4. 0 The Company BP: The Financial Implications of Lack of CSR Program
BP is renowned for flouting both environmental, ethical and safety standards especially in its international operations. Even before the Gulf of Mexico oil spill of 2010, the firm was already infamous for its lack of a corporate Social Responsibility program. Below is a brief overview of the company’s past infarctions elaborating its violations of the various prescribed regulatory standards and measures. In the year 2005, an explosion at BP’s Texas City Refinery resulted to the death of 15 of its employees in addition to the fact that a further 170 workers were critically injured during the incident. Preliminary investigations into the accident revealed that the explosion was caused by BP’s recklessness. Specifically, it emerged that the firm had consistently ignored making improvements on some of the most critical areas of safety standards. As a direct consequence of their role in the explosion, the Occupational Health and Safety Board imposed a hefty fine on BP. This fine was later to appreciate after the investigations into the accident revealed to what extent the petroleum firm was negligent during the explosion.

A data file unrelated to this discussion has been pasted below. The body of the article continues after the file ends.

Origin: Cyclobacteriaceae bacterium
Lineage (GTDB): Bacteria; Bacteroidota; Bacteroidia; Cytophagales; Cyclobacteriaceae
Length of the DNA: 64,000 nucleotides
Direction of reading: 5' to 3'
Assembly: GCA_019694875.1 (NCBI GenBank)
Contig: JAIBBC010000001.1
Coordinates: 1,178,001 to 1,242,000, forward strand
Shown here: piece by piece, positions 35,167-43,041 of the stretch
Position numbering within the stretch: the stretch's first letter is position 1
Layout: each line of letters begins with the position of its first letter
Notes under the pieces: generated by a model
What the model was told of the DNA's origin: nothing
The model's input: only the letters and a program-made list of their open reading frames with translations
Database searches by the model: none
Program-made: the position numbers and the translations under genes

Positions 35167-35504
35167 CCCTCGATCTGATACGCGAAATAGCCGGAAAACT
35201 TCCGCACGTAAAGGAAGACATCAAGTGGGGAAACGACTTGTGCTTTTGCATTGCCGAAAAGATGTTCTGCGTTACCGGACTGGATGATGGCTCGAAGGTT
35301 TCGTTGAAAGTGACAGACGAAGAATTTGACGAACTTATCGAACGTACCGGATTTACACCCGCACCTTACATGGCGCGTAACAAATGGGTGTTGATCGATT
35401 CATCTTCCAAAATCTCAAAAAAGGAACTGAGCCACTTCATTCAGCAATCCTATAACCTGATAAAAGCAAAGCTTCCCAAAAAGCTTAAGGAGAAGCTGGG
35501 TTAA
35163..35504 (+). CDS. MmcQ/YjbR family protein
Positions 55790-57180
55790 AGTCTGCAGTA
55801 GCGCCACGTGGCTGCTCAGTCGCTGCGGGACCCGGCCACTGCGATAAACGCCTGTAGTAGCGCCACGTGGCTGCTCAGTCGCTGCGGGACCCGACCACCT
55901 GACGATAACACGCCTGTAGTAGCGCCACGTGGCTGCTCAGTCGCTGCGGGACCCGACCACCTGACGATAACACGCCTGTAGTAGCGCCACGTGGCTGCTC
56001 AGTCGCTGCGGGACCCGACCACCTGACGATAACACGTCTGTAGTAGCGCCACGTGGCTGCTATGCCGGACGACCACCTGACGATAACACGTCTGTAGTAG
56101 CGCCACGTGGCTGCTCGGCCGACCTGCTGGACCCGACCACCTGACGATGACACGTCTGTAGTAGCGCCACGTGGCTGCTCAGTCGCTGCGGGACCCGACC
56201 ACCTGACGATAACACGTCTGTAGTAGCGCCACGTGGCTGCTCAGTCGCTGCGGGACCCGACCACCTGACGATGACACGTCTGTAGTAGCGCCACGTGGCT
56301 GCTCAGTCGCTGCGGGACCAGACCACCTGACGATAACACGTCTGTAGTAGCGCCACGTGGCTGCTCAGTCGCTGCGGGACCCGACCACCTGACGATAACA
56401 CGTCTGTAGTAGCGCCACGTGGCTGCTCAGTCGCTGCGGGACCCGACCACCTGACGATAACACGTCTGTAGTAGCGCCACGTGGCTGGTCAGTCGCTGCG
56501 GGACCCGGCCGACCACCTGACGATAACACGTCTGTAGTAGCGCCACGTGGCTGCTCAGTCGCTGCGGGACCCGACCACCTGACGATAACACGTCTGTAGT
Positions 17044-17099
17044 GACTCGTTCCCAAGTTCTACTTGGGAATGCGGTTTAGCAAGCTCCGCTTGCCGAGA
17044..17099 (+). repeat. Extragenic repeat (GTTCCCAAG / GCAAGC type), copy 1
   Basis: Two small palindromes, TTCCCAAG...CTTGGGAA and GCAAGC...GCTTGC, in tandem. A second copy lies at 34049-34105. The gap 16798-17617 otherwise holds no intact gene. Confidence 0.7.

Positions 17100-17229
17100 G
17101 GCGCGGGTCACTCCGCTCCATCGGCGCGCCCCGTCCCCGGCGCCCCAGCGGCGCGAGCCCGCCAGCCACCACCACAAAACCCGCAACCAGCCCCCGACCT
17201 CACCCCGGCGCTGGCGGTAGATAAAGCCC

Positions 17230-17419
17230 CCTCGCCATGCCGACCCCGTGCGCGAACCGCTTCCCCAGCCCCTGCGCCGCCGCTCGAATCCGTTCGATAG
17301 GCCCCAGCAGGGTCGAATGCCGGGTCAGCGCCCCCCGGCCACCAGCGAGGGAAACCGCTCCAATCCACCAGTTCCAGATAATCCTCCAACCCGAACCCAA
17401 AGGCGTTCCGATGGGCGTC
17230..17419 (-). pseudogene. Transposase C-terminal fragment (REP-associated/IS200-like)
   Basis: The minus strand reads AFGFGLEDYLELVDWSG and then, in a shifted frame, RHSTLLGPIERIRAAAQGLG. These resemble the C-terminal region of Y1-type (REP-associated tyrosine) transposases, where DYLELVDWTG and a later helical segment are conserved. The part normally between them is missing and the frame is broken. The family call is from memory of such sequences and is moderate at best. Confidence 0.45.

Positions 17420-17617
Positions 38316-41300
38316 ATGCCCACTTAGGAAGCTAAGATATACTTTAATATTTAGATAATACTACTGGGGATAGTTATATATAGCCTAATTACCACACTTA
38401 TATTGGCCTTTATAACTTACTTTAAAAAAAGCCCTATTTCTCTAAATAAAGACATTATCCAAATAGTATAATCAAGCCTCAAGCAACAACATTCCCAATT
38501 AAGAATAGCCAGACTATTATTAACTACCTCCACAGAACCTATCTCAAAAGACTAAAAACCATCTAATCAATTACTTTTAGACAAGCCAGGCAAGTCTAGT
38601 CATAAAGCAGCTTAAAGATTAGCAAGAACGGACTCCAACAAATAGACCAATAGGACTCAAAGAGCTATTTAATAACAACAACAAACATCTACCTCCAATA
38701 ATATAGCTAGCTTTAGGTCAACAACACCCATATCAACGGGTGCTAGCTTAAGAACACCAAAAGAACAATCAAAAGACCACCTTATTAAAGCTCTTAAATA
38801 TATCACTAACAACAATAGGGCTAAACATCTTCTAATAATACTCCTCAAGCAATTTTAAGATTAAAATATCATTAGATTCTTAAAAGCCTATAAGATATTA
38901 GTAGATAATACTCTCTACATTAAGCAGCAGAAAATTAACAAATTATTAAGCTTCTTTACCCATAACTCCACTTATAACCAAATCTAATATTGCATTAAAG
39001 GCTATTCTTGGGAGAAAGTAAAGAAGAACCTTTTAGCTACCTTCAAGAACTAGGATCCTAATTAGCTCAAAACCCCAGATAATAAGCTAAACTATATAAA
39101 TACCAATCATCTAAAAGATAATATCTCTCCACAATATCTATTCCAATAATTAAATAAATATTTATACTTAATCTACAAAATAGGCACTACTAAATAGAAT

Barely one year after the Texas explosion was the petroleum firm again responsible for one of the largest oil spills ever to be experienced in Alaska in in the year 2007. Investigations were to reveal later on the Alaskan oil spill of 2007 was a result of the company’s negligence. Specifically, the Alaska North Slope oil spill was caused by rotten pipes. As a result of the company’s negligence, BP ended paying up an estimated $373million in terms of compensatory sanctions for the Alaskan oil spill incident. In a fact detailed summary of the events that led up to the Alaskan oil spill indicates the unwilling of BP’s top executives to follow and stick the company’s in-house policies and regulations. A direct quote from the report indicates that “ most BP officials were unwilling to stop work even when something went wrong.” This therefore implies that most of the major accidents and explosions that have rocked the petroleum firm in the recent past can be traced back to management and human errors. Finally, in the year 2008, BP’s Atlantis oil rig located in the Gulf of Mexico ruptured as a result of what was commonly referred to as human error.